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Analyse how information is presented in Tabloid and Broadsheet Newspapers

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Analyse how information is presented in Tabloid and Broadsheet Newspapers This essay will discuss in depth, the techniques both Tabloids and Broadsheets employ to present the information in their respective newspapers. The definition of a Tabloid is a small sized paper with many pictures, whilst a Broadsheet is generally a larger sized paper with a focus more on text than pictures. Size is not the only topic that will be covered in the essay; this essay will also explore the use of language of a paper, the main conventions of a paper such as The Headline and puffs, the use of visual effects such as pictures, adverts and special features such as double page spreads. The title poses the question of "how information is presented in Tabloid and Broadsheet newspapers". From the Masthead to the Article the reader is inundated with information, this comes in many forms depending on the paper and its format. Tabloids utilize a number of methods for the transfer of information; this could include the use of Headlines, pictures and use of Language. The use of pictures in Tabloids is crucial to their success and popularity. Like most points the use of Pictures is important but is complimentary to another aspect of Tabloids and would not have nearly the same amount of effectiveness without the other conventions of the paper. The expression that a picture is worth a thousand words is not to be underestimated when examining tabloids. Tabloids often pick their pictures specifically for the type of story they want and more importantly the stance they want to take for this story, for example the picture featured in the Daily Express 6 September 2005 depicted two heavily armed police officers in the recently devastated city of New Orleans. ...read more.


Tabloids generally have more action orientated opening paragraphs, a good example of this would be in The Daily Espress September 6; "BATTLE-hardened Iraq war veterans were among 40,000 troops patrolling America's stricken Deep South last night as the rule of law at last began to be reimposed." This as an opening paragraph was very action orientated, in the quotation itself please note the "BATTLE", the first word being in block capital letters, this was the newspaper itself wishing to obviously highlight this feature. This is not uncommon in Tabloids whose readers skim through the article at best and rely more heavily on the opening paragraph as an insight into the article itself, this action orientated opening was fully intended by the Tabloid and was there to catch the reader's eye with its Capital letters and its manipulative placing. Broadsheets generally keep their opening paragraphs brief but use more narrative techniques. In The Daily Telegraph, September 6 the article starts of with a quote and goes on to describe the scene following Hurricane Katrina; " as the familiar battered blue Buick station-wagon of her neighbours lumbered into their water-logged street for the first time in over a week." This type of writing is familiar in Broadsheets who introduce the article in a more composed way so as to avoid both bias and proceed to the analytical approach that many Broadsheets take in their articles. Vocabulary in both Broadsheets and Tabloids vary depending on the paper. Generally Tabloids arguably have a more primitive use of vocabulary while Broadsheets have a more developed use of vocabulary. ...read more.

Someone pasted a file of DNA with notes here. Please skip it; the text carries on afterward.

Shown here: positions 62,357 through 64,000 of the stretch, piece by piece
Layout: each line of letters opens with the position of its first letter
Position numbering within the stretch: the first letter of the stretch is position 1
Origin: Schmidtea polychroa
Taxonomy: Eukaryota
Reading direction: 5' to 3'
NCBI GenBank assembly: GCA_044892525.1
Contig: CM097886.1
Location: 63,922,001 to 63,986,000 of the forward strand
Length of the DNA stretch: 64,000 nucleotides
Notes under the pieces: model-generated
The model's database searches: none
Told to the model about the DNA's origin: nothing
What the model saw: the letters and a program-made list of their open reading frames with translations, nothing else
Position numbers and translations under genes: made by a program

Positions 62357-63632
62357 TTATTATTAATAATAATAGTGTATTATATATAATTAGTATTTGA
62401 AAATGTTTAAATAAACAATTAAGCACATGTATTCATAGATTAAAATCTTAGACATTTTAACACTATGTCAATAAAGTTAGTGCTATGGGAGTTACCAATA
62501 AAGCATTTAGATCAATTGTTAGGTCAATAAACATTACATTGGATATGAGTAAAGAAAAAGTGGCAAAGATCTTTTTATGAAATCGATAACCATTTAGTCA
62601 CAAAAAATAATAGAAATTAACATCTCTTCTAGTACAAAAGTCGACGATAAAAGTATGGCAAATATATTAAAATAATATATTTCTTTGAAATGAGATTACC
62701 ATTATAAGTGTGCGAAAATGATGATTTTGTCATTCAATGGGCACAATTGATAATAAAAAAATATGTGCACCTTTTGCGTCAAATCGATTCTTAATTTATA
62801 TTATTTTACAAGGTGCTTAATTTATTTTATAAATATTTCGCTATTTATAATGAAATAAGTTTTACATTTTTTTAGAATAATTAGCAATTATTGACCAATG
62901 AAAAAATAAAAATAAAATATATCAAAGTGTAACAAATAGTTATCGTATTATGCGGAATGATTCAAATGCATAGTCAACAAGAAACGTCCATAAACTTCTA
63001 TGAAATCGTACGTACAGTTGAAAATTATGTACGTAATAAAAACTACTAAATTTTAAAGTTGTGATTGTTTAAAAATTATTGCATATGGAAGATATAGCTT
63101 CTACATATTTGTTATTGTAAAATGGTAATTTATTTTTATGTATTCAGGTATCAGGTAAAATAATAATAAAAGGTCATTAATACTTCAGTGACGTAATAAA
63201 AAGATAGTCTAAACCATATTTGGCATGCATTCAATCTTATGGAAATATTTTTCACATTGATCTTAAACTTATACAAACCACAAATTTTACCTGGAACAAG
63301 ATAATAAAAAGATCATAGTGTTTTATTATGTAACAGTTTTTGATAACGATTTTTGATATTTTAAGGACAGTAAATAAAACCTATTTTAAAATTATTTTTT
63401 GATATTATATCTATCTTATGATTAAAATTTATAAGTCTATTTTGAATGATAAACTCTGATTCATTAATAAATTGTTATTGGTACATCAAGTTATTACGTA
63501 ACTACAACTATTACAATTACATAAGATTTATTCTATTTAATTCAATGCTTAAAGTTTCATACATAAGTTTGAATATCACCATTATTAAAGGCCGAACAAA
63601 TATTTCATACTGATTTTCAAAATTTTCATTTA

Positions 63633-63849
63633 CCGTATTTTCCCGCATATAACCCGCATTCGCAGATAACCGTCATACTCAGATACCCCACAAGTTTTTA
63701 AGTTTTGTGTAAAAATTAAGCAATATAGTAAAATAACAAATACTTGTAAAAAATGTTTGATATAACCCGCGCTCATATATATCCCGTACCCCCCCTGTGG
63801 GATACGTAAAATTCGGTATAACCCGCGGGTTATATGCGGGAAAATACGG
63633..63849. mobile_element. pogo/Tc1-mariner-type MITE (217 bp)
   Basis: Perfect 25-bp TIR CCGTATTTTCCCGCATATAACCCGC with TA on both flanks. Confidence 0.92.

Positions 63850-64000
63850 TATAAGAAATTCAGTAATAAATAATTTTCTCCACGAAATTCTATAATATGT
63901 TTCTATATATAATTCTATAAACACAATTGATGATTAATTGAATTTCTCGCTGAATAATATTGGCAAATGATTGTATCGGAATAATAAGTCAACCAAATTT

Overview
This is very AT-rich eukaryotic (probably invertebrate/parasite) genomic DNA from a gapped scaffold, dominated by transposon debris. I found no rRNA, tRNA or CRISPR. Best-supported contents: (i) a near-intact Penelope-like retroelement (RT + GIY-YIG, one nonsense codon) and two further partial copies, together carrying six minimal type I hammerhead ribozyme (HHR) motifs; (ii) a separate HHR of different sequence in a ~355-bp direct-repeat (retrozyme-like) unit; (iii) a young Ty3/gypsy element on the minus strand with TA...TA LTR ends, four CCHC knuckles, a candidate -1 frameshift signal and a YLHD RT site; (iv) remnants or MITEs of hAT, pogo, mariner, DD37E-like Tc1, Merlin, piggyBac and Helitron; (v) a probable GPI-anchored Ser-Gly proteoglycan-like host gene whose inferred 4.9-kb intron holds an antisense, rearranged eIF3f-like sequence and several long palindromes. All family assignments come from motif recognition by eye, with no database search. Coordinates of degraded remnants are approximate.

This is how Tabloids can be so successful in today's markets, they do not bother competing with giving the news instead they give opinion and stories the public want, another reason why Tabloids spend so very much money on exclusive scoops such as the recent wedding of Katie Price (Jordan, Glamour model) and Peter Andre (pop-singer). Broadsheets on the other hand are a victim of circumstance. The world has been changing in the last century and they have been slow to pick up on this, this is a simple answer to their dwindling sales, but they are good at what they do. They give out opinion as well but for the reader's benefit, it is often thought provoking and welcome by the reader, not subliminal and unknown like the case is with Tabloids. Broadsheets are sophisticated newspapers who give the news in its best possible way, refined and with a touch of sophistication. In conclusion the way information is presented in Tabloids and Broadsheets are varied and quite unique to their respective formats. Tabloids are cunning and develop their stories through their many techniques. Broadsheets are equally if not cleverer than tabloids and still retain their dignity and self worth, but they are fighting a losing battle against todays on the spot news broadcasting. They still have a devoted readership and hopefully a growing one but in the media world it truly is survival of the fittest and Broadsheets are only now realising that evolution is the answer even if it does mean the alienation of a small percentage of their readership. ?? ?? ?? ?? 1 Ahmed Razzaq ...read more.

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